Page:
IV. I have no idea why this piece was stored as it was in the pads of my fingers, and I may never know, but I know that hanging out in that action in silence unlocked it. I always had this piece *cognitively* – this is not a case of ‘lost memories’ or anything like that. What I didn’t have was the piece where when people are drinking around me, some part of me is thirteen and lying on my side in bed in my father’s apartment, waiting for the words and blows to come raining on down all over my little body, If people are drinking around me and there is even a hint of darkness in them, that part of me goes into a powerful and confounding trauma response.
This is not the fault of the people drinking around me, and of course, no one around me is raining blows down on me these days – they wouldn’t dare – but that doesn’t matter. There is no feeling safe *at all* in a trauma response, especially when one is completely unaware that one is *in* a trauma response.
V. I have been bewildered over this for years. I know that I am incredibly reactive around people who are drinking. There are certain smells, tones of voice, body postures that *terrify me* in these moments, but because I didn’t have *this part of the piece* I didn’t know why or what to do with it. I just fucking spin, and cycle through flight, fight, freezing, and fawning. I, myself, go to a very dark, hopeless place when I’m around people who are drinking. There is rage in there. There is disgust. There is, above all else, though, terror.
And now I know why, and now I know how to take care of myself.
VI. SE has been the single most useful and also hardest therapeutic process I’ve ever undertaken. It feels a little like magic, like something shamanic is going on – like my therapist and I go in through the body in search of splintered off parts of self that have been imprisoned for decades, and once we find them, we bring them back to the now, with the safety that exists in the now, and the compassion that exists in the now. Soul retrieval. The real deal.
I will love myself in all my parts.
VII. I hesitated to share this because it is such a vulnerable thing to reveal. I don’t want the people in my life who enjoy their drink feeling in any way responsible for me or my reactions to it. I, too, love to imbibe. I party like a Canadian, eh? And that’s not going to stop. But I want you to know how powerful this process is in case it’s something you need, and I also want to be fully, deeply, truly known, so voila.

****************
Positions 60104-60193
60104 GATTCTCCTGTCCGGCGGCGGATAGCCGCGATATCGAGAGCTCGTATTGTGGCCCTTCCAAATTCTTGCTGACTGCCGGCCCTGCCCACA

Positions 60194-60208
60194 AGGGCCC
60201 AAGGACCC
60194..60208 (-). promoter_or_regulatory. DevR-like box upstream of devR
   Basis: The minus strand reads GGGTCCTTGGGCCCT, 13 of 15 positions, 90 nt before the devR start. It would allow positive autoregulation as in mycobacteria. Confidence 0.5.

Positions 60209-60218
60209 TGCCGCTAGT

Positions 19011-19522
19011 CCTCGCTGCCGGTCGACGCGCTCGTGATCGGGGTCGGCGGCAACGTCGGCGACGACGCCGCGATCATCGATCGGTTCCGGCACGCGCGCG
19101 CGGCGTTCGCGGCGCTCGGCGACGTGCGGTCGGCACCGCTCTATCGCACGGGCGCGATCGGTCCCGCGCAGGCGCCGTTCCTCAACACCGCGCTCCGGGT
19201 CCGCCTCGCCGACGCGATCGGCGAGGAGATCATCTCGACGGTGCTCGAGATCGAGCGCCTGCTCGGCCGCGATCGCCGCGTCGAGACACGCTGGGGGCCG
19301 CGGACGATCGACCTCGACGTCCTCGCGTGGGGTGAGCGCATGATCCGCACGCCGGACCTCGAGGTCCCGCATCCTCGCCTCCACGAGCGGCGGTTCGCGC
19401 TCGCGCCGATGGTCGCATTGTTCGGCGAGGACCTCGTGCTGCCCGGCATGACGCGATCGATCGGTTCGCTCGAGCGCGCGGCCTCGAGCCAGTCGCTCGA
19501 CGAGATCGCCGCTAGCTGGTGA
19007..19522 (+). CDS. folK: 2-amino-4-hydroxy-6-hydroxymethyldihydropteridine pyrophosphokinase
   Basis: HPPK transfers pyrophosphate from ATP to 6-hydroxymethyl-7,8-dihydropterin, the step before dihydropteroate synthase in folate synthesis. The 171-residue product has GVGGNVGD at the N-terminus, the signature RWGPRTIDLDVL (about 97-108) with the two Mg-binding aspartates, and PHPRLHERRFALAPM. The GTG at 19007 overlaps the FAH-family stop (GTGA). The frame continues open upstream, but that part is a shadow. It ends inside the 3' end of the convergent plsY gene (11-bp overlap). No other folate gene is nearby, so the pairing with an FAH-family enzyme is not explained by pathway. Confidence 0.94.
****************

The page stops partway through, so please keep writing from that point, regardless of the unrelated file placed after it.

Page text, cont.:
Keeping quiet about stuff like this in the name of ‘propriety’ feels like self-abuse at this point. That old self that would just shut up and smile, that would clench her fists and her jaw, but dare not say what is actually happening within her in the moment? She’s dead to me. What is true for me is true for me. It is no one’s responsibility but mine to deal with it, to heal it, but I deserve to be heard, witnessed, and known and loved in all my parts. All of them. Including this part where things that are happening around me can make me feel so unsafe that I am transported back to my thirteen year old body and my father’s apartment and his boozy stench and his fists.
VIII. Like most women I know, I have a laundry list of violations that have happened when alcohol was part of the equation. Some of them happened when I was very, very young, and some of them happened when I was a fully grown person and in possession of a powerful no. They *all* came up yesterday after therapy. All of them, like a movie I couldn’t pause. I jotted them down as they came up so I could have some sense of control over the flood, so I was okay, and I didn’t spin out into the horrids like I have before. It was manageable. I acknowledged each memory, and when they stopped coming, I washed my face and got on with my day.
And now I know.